21Vianet 2600Hz 3Com 3GPP 3Leaf 4G 4G licensing 5G Africa Alcatel Shanghai Bell Alcatel-Lucent Alibaba Android antiitrust Apple APT Satellite Arete AT&T auction backbone Baidu Bain bandwidth base station Battery broadband cable CBN CCP censorship Cfius China China brands China FTTH China hi-tech China market China media China Mobile China Mobile Hong Kong China Science China Telecom China Unicom chips Ciena Cisco civil society CNNIC Communist Party convergence copyright CSL cybersecurity Datang drones Egypt Elop Ericsson EU Facebook FDD LTE FDD-LTE feature phones Fiberhome FLAG forecasts Foxconn FTZ Galaxy S3 Google GSMA GTI handset handsets Hisilicon HKBN HKIX HKT HKTV Hong Kong HTC Huawei Hugh Bradlow Hutchison India Infinera Innovation Intel internet investment iOS iPad iPad 2 iPhone IPv6 ITU Japan KDDI KT labour shortage Leadcore low-cost smartphone LTE MAC MAE Mandiant market access Mediatek Meego Miao Wei Microsoft MIIT mobile broadband mobile cloud mobile data mobile security mobile spam mobile TV mobile web Motorola music MVNO MWC national security NDRC New Postcom Nokia Nokia Siemens Nortel NSA NTT DoCoMo OTT Pacnet Panasonic patents PCCW piracy PLA politics Potevio price war private investment Project Loon Qualcomm quantum Reach regulation Reliance Communications Ren Zhengfei Renesys RIM roaming Samsung sanctions Scania Schindler security shanzhai Sharp SKT Skype smartphones Snowden software Sony Ericsson spectrum Spreadtrum standards startups subsea cables subsidies supply chain Symbian tablets Tata Communications TCL TD LTE TD-LTE TD-SCDMA Telstra Twitter urban environment USA US-China vendor financing Vitargent Vodafone New Zealand WAC WCIT Web 2.0 web freedom WeChat WhatsApp Wi-Fi Wikileaks Wimax Windows Mobile WIPO WTO Xi Guohua Xiaolingtong Xinjiang Xoom Youku YTL ZTE

Entries in China brands (1)


Huawei's brave new world

Huawei’s abandonment of the US market and the trimming of its enterprise sales forecast are the biggest news items out of its annual analyst event in Shenzhen Tuesday.

Yet in both case there is less than meets the eye.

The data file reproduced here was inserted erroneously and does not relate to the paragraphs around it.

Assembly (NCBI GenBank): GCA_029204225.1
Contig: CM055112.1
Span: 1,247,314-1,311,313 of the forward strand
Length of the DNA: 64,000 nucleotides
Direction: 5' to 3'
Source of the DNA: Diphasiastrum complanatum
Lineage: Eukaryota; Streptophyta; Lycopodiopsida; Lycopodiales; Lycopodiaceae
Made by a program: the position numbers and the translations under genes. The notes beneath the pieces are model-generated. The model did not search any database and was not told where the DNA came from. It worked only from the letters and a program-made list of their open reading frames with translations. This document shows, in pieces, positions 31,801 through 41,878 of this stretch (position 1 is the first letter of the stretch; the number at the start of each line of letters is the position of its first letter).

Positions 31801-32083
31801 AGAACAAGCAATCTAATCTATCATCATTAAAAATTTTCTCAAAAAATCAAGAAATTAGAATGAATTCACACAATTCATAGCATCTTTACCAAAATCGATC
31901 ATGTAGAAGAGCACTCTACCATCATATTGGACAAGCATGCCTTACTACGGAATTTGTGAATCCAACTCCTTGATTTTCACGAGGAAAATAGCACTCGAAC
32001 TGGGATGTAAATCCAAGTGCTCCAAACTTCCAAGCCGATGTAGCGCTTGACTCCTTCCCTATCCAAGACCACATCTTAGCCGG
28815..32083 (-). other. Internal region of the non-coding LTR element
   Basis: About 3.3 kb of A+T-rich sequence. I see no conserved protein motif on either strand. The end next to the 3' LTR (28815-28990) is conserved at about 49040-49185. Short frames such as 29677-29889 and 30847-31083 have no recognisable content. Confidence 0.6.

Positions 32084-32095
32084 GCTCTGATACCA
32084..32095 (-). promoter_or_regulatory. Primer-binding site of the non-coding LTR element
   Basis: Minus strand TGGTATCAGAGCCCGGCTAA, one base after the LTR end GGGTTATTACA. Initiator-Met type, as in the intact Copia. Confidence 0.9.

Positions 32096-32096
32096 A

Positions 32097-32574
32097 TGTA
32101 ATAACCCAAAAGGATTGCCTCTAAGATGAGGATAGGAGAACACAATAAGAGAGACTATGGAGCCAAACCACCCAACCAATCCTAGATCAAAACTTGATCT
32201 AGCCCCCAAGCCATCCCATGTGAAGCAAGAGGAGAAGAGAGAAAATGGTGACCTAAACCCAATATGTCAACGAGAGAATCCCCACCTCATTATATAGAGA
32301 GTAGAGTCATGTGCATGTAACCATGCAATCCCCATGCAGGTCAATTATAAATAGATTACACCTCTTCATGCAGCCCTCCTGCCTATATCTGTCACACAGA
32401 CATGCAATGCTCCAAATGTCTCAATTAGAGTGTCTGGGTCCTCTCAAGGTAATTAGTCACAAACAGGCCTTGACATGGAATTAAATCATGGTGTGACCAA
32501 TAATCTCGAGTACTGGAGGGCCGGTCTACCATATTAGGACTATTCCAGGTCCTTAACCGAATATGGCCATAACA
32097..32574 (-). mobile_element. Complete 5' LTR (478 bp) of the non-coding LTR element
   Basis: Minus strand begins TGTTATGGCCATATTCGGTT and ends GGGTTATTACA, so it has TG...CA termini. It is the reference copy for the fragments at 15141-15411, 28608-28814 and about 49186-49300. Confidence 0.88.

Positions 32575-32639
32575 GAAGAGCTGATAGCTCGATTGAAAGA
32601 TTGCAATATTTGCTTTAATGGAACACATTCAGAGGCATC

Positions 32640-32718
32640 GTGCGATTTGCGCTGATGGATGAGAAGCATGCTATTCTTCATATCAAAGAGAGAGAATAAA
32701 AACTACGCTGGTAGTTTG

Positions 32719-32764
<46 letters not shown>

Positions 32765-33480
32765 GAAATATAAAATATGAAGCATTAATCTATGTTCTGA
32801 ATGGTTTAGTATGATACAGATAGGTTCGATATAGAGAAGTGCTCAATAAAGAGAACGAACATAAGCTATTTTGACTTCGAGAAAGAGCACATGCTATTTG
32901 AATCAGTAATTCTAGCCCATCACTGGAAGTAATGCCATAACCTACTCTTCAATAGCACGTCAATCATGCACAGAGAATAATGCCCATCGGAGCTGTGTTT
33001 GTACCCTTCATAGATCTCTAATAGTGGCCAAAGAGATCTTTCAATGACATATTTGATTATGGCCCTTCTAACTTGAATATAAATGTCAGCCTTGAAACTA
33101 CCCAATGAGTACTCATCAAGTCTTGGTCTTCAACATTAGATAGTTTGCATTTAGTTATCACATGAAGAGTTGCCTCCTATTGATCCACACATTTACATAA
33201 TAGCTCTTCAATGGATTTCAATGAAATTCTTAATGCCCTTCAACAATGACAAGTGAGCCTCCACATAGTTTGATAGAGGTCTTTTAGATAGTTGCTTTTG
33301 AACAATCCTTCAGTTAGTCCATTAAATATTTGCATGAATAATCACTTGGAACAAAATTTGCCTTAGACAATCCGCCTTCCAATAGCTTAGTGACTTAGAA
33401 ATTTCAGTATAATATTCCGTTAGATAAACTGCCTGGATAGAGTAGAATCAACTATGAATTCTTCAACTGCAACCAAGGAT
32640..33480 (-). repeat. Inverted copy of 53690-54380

Huawei is not going to win any major US network deals in the current Washington environment, so the remarks by executive VP Eric Xu merely reflect reality. And it certainly has a handset business there.

It might have cut the topline forecast for its new enterprise group, but it's still aiming for a hefty $10 billion in sales by 2017 – equivalent to three-quarters of ZTE’s total revenue last year.

For me, the biggest take-outs are twofold: Huawei’s diversification looks to be on track; but to succeed it has to go where almost no other B2B company has gone in creating a global brand.

On diversification: the enterprise business unit in its second year grew 26% in 2012 and has target growth of 45% this year. Assuming that growth remains profitable, the 2017 target looks achievable.

By that time the company hopes to reduce carrier equipment sales to just 60% of total revenue, compared with 73% last year, and increase handsets to 25% (22% for the past two years) and enterprise to 15% (5%).

On the brand: In a frank presentation, Shao Yang, Huawei's devices chief, said building the brand would be harder than developing the software and hardware. The Interbrand CEO told him there wasn't a single brand on the Interbrand 100 that was big in both B2B and B2C (IBM was the closest). And Huawei doesn’t have anything like Samsung’s $12.5 billion budget.

I’ll be posting more about Huawei here and at Light Reading in the next couple of days.